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Impacts of Design/Information Technology on Project Outcomes.

pdf icon Impacts of Design/Information Technology on Project Outcomes. (592 K)
Thomas, S. R.

NIST GCR 99-786; 46 p. Januray 2000.


National Institute of Standards and Technology, Gaithersburg, MD

Available from:

National Technical Information Service (NTIS), Technology Administration, U.S. Department of Commerce, Springfield, VA 22161.
Telephone: 1-800-553-6847 or 703-605-6000;
Fax: 703-605-6900.
Order number: PB2000-101952


information technology; design/information technology; practice use; performance norms; cost benefits; schedule compression; economic value; project outcomes; technology implementation; bar coding; integrated database; design technology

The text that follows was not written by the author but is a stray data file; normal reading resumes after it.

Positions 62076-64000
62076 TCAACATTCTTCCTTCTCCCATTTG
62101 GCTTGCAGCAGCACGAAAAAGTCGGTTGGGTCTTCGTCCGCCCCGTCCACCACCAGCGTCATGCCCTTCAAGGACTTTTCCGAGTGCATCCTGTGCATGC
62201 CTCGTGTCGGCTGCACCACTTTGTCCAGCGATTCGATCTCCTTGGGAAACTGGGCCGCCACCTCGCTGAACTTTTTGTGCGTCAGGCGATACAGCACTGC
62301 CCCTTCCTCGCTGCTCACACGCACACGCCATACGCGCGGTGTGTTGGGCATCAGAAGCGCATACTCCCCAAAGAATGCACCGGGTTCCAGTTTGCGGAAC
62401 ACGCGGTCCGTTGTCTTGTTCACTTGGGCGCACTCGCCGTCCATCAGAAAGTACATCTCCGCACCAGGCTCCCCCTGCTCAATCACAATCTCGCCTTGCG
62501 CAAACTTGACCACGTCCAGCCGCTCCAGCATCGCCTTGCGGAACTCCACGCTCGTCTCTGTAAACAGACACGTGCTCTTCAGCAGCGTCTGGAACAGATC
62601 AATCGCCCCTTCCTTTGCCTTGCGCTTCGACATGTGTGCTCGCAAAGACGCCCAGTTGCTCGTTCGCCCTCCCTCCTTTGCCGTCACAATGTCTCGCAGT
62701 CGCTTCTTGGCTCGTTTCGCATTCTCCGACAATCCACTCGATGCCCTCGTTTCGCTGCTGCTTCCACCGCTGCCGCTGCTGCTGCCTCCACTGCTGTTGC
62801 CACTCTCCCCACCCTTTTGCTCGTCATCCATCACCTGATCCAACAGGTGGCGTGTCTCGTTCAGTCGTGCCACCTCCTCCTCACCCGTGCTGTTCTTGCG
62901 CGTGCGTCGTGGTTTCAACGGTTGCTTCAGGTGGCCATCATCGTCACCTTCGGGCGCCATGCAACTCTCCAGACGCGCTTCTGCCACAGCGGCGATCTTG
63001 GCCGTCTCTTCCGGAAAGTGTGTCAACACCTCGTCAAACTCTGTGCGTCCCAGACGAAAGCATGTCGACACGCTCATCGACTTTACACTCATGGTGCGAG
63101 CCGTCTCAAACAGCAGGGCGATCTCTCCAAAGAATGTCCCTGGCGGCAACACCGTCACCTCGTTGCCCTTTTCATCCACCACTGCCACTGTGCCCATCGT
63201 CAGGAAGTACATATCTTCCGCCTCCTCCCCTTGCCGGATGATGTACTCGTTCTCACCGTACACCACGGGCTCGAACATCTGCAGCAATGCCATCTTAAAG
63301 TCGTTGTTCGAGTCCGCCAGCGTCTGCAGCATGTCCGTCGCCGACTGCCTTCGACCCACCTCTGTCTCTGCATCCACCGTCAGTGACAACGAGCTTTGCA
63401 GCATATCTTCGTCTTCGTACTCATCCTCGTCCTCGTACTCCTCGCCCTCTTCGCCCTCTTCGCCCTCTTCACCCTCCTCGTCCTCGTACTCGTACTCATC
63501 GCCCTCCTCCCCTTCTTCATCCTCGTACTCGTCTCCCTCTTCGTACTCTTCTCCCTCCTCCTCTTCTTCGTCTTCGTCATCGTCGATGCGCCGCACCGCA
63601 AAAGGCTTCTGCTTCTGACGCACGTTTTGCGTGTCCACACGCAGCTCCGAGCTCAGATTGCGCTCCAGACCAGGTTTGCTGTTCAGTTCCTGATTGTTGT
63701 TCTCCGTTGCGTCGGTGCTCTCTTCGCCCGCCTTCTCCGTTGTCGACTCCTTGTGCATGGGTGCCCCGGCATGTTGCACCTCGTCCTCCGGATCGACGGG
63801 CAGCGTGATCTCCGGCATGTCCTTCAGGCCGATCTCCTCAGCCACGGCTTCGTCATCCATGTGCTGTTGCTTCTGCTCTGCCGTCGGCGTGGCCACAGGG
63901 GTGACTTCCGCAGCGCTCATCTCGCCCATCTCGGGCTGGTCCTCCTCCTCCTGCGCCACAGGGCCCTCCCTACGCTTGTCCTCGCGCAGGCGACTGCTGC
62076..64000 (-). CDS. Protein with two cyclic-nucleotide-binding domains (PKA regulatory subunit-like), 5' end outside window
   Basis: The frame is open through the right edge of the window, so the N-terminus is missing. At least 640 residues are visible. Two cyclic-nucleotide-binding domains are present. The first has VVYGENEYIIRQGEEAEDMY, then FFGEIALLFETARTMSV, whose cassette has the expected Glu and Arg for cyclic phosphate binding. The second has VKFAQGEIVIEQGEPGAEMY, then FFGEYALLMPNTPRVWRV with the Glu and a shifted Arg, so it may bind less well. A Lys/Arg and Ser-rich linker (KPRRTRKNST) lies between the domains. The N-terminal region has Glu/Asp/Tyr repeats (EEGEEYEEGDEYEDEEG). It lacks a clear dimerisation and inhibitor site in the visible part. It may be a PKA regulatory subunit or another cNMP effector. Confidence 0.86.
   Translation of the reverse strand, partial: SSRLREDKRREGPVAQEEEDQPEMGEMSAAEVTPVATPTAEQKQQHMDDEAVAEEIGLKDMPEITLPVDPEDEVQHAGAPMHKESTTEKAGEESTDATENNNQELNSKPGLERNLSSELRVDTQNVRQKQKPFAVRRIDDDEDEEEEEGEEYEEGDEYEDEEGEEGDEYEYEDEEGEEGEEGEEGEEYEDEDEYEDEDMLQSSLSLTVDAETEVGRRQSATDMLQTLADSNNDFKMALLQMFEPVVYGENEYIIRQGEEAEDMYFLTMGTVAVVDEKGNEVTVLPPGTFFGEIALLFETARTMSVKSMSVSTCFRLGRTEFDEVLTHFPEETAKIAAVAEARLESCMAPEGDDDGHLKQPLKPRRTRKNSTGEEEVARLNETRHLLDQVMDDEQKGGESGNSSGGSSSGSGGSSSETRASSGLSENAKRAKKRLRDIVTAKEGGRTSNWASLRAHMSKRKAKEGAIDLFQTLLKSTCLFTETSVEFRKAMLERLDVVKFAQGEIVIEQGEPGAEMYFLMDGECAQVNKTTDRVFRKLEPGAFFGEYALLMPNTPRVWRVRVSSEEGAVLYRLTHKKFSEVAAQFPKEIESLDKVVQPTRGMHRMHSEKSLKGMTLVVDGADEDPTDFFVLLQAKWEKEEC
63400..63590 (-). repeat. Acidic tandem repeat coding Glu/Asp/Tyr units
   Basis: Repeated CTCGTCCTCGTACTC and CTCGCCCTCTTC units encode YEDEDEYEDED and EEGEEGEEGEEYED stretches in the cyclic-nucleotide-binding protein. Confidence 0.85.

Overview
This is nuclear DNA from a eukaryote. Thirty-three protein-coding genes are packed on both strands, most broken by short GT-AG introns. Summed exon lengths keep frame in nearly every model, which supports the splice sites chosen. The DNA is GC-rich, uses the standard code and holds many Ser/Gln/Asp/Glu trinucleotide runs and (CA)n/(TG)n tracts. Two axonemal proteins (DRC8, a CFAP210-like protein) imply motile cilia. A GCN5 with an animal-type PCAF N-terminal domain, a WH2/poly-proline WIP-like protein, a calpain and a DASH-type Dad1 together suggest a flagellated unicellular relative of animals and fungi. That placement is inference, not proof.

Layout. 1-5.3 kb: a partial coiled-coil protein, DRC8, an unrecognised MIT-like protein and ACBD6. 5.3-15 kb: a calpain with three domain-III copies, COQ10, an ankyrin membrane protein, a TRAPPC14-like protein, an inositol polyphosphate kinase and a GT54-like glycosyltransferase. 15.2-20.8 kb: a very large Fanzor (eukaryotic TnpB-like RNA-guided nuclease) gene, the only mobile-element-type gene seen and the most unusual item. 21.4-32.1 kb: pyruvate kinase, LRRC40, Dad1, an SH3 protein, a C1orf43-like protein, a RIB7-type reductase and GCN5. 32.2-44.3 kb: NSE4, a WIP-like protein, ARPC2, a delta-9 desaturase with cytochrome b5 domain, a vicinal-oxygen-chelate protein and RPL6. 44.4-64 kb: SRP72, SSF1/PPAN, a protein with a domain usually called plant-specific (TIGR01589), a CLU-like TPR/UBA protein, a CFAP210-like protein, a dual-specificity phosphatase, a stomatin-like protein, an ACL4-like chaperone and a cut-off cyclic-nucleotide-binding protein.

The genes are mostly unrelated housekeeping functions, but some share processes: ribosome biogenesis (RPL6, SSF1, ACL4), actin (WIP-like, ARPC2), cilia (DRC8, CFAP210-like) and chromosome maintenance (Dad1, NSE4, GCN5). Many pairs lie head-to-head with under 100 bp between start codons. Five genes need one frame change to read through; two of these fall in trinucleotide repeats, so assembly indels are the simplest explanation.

This study sponsored by the National Institute of Standards and Technology (NIST) represents a collaborative effort by industry, government, and academia to evaluate the use of design/information technology (D/IT) and to relate the degree of use to project performance. The study was accomplished by the Construction Industry Institute (CII) staff using data from its Benchmarking and Metrics (BM&M) database and feedback from on-site interviews with representatives of select high performing projects. The CII database reflects the actual project experiences from more than 700 projects from 64 member companies and organizations. Data in the database has been systematically collected during annual data collection cycles since 1996 to support the benchmarking of construction industry performance norms and to measure the degree of practice use. Only US domestic projects were selected for this study and data were segregated by owners and contractors. Contractor data were further screened by selecting only those projects for which contractors performed both design and construction activities. The study consists of three tasks. The first was a detailed statistical analysis of select projects in the CII database. This analysis produced baseline measures of performance and D/IT use and then established the correlation between these measures to assess the economic value of using the technologies. For the second research task, a set of projects that excelled in the use of D/IT and that scored high on performance measures was identified. These "exemplary" projects provided a basis for further in-depth analyses through on-site interviews with key project representatives. Common characteristics of these projects were summarized via anecdotal information and included in this report as a set of lessons learned. This report, which synthesizes findings of the statistical analyses and on-sight interviews, is the product of the third study task. The results of this study establish that projects benefit from D/IT use. Both owners and contractors can expect overall project cost savings of approximately 1.4 percent and construction cost savings closer to 4 percent by increasing the use of D/IT. For owners there is clear evidence of schedule compression as well. Although the statistical analyses do not support schedule compression benefits for contractors, findings from the exemplary project interviews provide anecdotal support. According to these interviews, D/IT use contributed to faster shop fabrications resulting in reductions in overall construction time. Additional schedule benefits were reported by those using D/IT for computer modeling, which led to reductions in rework, further shortening required construction time.